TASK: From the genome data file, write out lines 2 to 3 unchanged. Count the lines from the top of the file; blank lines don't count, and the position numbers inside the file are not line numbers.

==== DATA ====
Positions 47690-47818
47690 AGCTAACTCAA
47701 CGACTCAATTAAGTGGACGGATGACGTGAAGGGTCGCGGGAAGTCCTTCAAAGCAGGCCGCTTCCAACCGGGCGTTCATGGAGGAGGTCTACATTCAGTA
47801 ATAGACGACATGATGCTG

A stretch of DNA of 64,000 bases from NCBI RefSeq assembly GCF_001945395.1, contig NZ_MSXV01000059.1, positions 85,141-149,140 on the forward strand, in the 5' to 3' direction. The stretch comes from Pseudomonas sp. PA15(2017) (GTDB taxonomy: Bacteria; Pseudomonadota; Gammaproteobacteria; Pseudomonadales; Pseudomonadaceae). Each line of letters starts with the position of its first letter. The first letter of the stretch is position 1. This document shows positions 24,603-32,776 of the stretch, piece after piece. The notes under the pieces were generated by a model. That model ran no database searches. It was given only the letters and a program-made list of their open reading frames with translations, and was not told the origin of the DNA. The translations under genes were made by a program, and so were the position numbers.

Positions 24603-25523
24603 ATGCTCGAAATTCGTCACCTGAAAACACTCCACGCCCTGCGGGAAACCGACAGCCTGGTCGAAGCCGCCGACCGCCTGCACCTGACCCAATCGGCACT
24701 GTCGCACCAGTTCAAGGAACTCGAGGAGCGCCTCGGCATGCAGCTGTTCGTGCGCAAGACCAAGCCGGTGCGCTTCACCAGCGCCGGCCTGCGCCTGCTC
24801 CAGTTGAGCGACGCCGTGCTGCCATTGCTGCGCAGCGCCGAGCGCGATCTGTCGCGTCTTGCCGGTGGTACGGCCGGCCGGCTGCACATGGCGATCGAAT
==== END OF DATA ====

47690 AGCTAACTCAA
47701 CGACTCAATTAAGTGGACGGATGACGTGAAGGGTCGCGGGAAGTCCTTCAAAGCAGGCCGCTTCCAACCGGGCGTTCATGGAGGAGGTCTACATTCAGTA